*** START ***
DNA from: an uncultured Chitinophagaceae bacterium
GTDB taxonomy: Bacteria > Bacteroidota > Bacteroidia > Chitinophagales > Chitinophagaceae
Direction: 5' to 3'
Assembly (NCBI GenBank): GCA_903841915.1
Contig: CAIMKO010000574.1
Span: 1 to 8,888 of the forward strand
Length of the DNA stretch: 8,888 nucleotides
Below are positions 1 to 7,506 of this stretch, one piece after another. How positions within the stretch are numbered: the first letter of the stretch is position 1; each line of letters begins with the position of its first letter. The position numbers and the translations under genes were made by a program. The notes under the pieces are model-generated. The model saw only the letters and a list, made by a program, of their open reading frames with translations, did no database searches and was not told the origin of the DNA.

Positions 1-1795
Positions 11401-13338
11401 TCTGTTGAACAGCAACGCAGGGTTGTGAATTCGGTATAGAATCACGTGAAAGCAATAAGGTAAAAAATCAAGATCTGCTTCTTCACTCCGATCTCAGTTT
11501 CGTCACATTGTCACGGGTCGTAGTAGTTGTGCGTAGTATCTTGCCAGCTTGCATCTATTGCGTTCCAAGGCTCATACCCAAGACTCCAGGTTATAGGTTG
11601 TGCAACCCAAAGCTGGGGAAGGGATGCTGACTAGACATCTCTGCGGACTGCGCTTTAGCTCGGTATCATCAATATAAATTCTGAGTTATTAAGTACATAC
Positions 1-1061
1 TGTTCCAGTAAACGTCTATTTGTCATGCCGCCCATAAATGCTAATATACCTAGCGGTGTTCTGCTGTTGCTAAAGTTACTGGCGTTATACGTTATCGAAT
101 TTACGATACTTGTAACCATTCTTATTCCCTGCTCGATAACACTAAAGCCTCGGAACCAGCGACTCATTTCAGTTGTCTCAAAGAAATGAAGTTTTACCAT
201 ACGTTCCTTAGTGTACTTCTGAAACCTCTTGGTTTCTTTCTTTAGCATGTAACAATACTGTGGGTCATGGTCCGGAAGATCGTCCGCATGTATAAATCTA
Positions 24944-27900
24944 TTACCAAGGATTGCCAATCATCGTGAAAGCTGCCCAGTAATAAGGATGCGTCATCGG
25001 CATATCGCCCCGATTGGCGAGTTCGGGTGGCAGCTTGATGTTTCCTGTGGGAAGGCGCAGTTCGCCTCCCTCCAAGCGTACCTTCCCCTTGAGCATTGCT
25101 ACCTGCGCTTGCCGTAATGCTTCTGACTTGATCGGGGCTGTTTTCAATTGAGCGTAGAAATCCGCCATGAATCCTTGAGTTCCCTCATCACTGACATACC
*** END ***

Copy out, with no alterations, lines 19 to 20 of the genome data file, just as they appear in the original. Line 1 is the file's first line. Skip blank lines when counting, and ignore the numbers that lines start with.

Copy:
24944 TTACCAAGGATTGCCAATCATCGTGAAAGCTGCCCAGTAATAAGGATGCGTCATCGG
25001 CATATCGCCCCGATTGGCGAGTTCGGGTGGCAGCTTGATGTTTCCTGTGGGAAGGCGCAGTTCGCCTCCCTCCAAGCGTACCTTCCCCTTGAGCATTGCT